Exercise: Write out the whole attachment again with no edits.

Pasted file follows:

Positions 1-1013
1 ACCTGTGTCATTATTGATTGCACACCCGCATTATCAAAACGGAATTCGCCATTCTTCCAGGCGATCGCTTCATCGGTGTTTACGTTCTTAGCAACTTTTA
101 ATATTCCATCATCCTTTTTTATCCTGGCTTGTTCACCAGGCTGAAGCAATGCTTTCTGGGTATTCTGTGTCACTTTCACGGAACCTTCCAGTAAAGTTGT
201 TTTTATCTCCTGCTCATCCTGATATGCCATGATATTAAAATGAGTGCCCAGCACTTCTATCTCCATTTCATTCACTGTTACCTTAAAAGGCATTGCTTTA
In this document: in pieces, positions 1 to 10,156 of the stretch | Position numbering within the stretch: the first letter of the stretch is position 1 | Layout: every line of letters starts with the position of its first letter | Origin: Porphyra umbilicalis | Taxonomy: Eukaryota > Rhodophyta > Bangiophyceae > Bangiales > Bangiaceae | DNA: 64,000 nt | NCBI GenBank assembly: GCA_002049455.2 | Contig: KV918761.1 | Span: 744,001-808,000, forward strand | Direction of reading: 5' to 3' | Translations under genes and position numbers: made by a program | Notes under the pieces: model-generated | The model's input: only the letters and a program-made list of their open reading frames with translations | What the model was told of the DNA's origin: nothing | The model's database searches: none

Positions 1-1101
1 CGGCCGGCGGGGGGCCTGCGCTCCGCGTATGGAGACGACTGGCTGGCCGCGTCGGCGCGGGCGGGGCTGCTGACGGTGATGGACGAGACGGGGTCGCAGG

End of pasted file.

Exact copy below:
Positions 1-1013
1 ACCTGTGTCATTATTGATTGCACACCCGCATTATCAAAACGGAATTCGCCATTCTTCCAGGCGATCGCTTCATCGGTGTTTACGTTCTTAGCAACTTTTA
101 ATATTCCATCATCCTTTTTTATCCTGGCTTGTTCACCAGGCTGAAGCAATGCTTTCTGGGTATTCTGTGTCACTTTCACGGAACCTTCCAGTAAAGTTGT
201 TTTTATCTCCTGCTCATCCTGATATGCCATGATATTAAAATGAGTGCCCAGCACTTCTATCTCCATTTCATTCACTGTTACCTTAAAAGGCATTGCTTTA
In this document: in pieces, positions 1 to 10,156 of the stretch | Position numbering within the stretch: the first letter of the stretch is position 1 | Layout: every line of letters starts with the position of its first letter | Origin: Porphyra umbilicalis | Taxonomy: Eukaryota > Rhodophyta > Bangiophyceae > Bangiales > Bangiaceae | DNA: 64,000 nt | NCBI GenBank assembly: GCA_002049455.2 | Contig: KV918761.1 | Span: 744,001-808,000, forward strand | Direction of reading: 5' to 3' | Translations under genes and position numbers: made by a program | Notes under the pieces: model-generated | The model's input: only the letters and a program-made list of their open reading frames with translations | What the model was told of the DNA's origin: nothing | The model's database searches: none

Positions 1-1101
1 CGGCCGGCGGGGGGCCTGCGCTCCGCGTATGGAGACGACTGGCTGGCCGCGTCGGCGCGGGCGGGGCTGCTGACGGTGATGGACGAGACGGGGTCGCAGG